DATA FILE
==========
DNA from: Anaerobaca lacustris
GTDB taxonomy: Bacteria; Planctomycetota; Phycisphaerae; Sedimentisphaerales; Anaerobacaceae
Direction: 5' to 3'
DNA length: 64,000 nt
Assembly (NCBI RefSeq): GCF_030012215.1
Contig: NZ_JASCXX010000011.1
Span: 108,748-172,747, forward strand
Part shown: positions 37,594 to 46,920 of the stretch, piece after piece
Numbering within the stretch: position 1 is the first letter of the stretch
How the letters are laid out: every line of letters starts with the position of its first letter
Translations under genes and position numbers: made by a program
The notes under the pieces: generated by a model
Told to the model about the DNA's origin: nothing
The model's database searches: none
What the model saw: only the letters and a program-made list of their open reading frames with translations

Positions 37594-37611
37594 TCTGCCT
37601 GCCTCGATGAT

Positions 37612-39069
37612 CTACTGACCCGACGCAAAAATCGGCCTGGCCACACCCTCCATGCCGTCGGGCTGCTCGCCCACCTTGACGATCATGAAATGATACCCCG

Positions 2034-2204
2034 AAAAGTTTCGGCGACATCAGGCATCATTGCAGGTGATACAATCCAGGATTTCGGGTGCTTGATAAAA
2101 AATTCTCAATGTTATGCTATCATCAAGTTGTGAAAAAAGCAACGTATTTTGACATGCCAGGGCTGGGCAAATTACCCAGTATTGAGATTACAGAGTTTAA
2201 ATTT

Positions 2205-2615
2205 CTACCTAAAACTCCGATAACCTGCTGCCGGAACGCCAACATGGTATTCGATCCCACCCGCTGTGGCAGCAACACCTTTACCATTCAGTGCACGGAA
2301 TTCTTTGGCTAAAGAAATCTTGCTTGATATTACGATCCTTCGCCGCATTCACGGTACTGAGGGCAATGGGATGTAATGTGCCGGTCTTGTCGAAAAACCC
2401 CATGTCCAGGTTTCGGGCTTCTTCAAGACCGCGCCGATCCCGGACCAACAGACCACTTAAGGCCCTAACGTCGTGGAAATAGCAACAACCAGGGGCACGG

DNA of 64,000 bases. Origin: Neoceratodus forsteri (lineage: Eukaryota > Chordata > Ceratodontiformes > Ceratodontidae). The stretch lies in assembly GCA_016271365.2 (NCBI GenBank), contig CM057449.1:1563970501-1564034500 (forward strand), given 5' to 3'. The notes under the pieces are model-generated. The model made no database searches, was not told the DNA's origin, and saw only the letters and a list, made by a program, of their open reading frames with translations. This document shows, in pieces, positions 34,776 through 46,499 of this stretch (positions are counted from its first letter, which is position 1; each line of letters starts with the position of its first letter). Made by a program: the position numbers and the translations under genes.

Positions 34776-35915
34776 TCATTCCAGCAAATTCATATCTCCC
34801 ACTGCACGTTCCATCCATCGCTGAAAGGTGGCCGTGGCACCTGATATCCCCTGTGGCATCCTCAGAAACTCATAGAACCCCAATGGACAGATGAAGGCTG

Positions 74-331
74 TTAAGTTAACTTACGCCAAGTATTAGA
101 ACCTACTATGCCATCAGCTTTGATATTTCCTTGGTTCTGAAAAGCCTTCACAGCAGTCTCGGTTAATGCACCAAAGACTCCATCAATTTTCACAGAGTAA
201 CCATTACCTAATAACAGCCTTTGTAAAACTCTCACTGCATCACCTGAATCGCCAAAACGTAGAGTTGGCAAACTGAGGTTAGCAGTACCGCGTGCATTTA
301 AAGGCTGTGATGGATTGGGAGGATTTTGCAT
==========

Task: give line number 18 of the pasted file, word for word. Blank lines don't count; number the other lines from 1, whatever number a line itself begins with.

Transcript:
37601 GCCTCGATGAT